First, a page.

Course: PHY 4604, Introductory Quantum Mechanics 1,
Meeting times: MWF Period 2, Room 1220
Instructor: J. N. Fry, Office: 2172, Phone: 392-6692, e-mail: fry#phys.ufl.edu, Office Hours: MWF 10:00, Schedule
Grader: Jonathan Thompson, Office: 2062, Phone: 392-2921, e-mail: jthompson#phys.ufl.edu, Office Hour: TBA,
Course Description: PHY 4604 is the first semester of the two-semester sequence in quantum mechanics. The course introduces the basic concepts of wave mechanics, the formalism of quantum mechanics, some important 1d problems (the harmonic oscillator), some important 3d problems (the hydrogen atom), angular momentum, and many-particle systems.
Prerequisites: For best results, you should have (successfully) completed a college-level course in modern physics at the level of PHY 3101 Introduction to Modern Physics or PHY 3063 Enriched Modern Physics. You should also have passed through MAP 2302 Elementary Differential Equations. If you are in doubt as to whether you should take PHY 4604, please consult the instructor.
Grading: Grading will be based 25% on periodic homework sets, 25% each on two preliminary (midterm) exams, and 25% on the final exam. The preliminary exams will be in class, on Friday February 16 and on Friday March 23. The final exam is scheduled for Thursday, May 3, 5:307:30pm (Exam Group 3E). Plan for exams to be closed book.
The following paragraphs of advice on how to do well in Physics
are lifted from one of my colleagues.
(He also was once known to have his posted office hours
during class time.)
This is an upper level course, and you are free to make your own
choices, but you should listen to what they say:
I do not plan to take daily attendance, but it is to your advantage to attend class. You may spend most of your time sleeping, but in between you will have the opportunity to learn what subjects I think are important, and you can then concentrate on these subjects during your reading. If by some unfortunate set of circumstances you do miss class, do not ask me if I said anything important everything that I say is important. Instead, ask a classmate; she or he is likely to give an honest answer, and you won't offend me. There will be a substantial number of examples discussed in class that are not in the textbook, and examples in class often appear on tests. If you miss class you will not do well in this course.
Do the assigned homework. This is the drudge part of physics, but it is absolutely necessary. We will learn grand ideas and see their wondrous applications in class. But, your understanding is only superficial unless you can apply these same grand ideas to completely new circumstances. In course work, this is usually done with homework problems. Do not be surprised if the homework is frustrating at times; solving one challenging problem makes the next much easier. And homework problems often appear on tests. Doing all of the homework is the easiest way to improve your grade. Not doing homework is the easiest way to lower your grade.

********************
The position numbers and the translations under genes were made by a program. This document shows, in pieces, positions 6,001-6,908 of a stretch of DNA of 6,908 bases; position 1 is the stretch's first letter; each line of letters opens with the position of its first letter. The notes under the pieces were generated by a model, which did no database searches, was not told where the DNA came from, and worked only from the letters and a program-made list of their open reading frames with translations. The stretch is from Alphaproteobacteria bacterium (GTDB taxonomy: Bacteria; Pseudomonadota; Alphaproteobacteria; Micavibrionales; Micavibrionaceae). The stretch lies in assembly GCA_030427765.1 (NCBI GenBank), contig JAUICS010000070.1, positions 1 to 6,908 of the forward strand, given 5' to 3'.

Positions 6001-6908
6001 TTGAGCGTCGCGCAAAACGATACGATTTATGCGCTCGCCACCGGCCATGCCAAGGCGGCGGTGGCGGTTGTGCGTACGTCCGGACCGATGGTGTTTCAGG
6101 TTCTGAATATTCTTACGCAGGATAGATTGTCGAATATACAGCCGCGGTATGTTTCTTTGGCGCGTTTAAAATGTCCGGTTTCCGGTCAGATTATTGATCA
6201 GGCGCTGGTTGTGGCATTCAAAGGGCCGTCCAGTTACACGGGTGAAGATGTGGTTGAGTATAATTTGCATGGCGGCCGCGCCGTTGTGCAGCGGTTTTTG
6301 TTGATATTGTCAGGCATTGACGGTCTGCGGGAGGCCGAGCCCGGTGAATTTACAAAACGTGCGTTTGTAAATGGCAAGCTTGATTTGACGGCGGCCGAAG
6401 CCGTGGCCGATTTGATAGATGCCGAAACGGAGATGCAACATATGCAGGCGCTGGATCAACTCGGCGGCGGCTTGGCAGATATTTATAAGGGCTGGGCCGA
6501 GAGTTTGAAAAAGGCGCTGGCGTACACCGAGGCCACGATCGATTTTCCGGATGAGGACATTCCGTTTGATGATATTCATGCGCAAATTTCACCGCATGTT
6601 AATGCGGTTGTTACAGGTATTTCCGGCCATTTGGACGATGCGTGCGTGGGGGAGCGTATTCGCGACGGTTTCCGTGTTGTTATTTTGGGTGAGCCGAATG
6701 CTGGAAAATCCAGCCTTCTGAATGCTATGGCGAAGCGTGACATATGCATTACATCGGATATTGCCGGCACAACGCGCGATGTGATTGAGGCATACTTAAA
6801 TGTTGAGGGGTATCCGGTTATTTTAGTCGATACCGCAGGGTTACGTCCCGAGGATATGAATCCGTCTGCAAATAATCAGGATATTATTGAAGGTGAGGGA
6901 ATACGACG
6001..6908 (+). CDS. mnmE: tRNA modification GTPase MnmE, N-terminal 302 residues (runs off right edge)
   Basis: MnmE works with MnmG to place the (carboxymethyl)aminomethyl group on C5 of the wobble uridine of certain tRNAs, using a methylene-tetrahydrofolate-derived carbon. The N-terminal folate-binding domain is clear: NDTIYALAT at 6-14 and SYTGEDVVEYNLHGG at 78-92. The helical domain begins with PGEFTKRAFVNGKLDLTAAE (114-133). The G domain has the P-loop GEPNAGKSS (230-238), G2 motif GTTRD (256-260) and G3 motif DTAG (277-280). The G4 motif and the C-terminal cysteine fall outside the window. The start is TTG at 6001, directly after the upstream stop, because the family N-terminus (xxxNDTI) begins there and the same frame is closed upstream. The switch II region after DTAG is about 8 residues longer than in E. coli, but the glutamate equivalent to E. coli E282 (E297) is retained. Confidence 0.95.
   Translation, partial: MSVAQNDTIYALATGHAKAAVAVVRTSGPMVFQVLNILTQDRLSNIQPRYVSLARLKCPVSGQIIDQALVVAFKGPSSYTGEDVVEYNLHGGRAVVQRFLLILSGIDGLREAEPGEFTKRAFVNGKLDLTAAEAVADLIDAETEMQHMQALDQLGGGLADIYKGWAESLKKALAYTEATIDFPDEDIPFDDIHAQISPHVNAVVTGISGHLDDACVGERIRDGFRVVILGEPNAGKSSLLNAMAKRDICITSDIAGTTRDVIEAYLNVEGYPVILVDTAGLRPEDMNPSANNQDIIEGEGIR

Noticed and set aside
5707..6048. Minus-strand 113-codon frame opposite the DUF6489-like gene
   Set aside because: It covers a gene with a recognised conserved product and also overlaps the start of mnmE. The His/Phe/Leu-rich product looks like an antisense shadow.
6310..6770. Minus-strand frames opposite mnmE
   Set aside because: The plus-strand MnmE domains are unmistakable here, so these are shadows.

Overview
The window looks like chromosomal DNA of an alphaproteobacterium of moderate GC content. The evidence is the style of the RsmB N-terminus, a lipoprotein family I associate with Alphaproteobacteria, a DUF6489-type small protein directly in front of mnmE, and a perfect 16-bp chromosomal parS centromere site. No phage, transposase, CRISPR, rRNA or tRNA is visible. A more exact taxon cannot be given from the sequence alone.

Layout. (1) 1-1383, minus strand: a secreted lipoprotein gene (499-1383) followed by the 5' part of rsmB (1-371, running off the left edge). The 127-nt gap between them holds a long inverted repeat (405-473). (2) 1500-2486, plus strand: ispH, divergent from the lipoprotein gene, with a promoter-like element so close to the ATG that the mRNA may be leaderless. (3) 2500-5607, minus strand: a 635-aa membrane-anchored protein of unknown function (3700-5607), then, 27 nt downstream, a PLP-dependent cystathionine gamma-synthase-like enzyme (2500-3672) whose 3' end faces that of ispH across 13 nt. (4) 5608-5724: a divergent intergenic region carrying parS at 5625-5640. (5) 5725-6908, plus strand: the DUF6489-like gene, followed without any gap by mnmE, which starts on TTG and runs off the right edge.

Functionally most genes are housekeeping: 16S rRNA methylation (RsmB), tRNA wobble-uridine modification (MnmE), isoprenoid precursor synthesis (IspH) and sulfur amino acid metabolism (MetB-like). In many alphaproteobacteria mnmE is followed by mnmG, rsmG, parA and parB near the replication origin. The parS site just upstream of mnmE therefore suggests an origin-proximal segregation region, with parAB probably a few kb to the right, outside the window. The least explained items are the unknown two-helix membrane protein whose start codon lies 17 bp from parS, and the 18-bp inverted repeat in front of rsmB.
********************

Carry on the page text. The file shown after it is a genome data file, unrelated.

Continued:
Students are expected to complete work at the time due, or as soon as possible in case of illness or other accepted, documented circumstance. There will be no last-minute makeups offered or accepted.
Text: The required text for the course is David J. Griffiths, Introduction to Quantum Mechanics, 2/E (Pearson Prentice Hall, 2005). [Errata (2009) (2013) (2014) (2015)]. This semester we will cover material in Chapters 1 5, at a pace of about one chapter every three weeks. Topics to be covered include:
Other possibly useful books:
This and that:
The (Astro-) Physical Calculator
LBL Particle Data Group
History of Quantum Mechanics (includes references and links to many capsule biographies)
Controlled double slit electron diffraction movie 1 movie 2 movie 3
Quantum Mechanics Online École Polytechnique Single photon interference [Lyman Page] [Breakthrough Prize]
scatter, gaussian distributed points, histogram cauchy distributed points, histogram
And the other:
Let it Snow
Collider, Mr Higgs Twist, Les Horribles Cernettes
Homework: Problem solving is a skill learned only through practice. Take advantage of the homework as an opportunity to learn how to recognize the right approach to a problem before it becomes exam time. While I encourage you to discuss the assignments with each other, what you turn in must represent your own work. As we also do when publishing research articles: if you obtain significant information from a published or human source, cite that source. This will often be as little as "Jackson, eq. (9.98)". If you work together, please identify other members of your working group. And, please, be sure that in the end your elegant solution in fact answers the question asked!
Students are expected to know and comply with
the University's policies regarding academic honesty
and use of copyrighted materials.
Cheating, plagiarism, or other violations of the Academic Honesty Guidelines
will not be tolerated and will be pursued through the University's
Students requesting classroom accommodations must first register with the Disability Resources Center, drc.dso.ufl.edu/. The Disability Resources Center will provide documentation to the student, who must then deliver this documentation to the instructor.